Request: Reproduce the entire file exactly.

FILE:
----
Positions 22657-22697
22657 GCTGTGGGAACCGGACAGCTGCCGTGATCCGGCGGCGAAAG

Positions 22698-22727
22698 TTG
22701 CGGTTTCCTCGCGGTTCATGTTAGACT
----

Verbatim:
Positions 22657-22697
22657 GCTGTGGGAACCGGACAGCTGCCGTGATCCGGCGGCGAAAG

Positions 22698-22727
22698 TTG
22701 CGGTTTCCTCGCGGTTCATGTTAGACT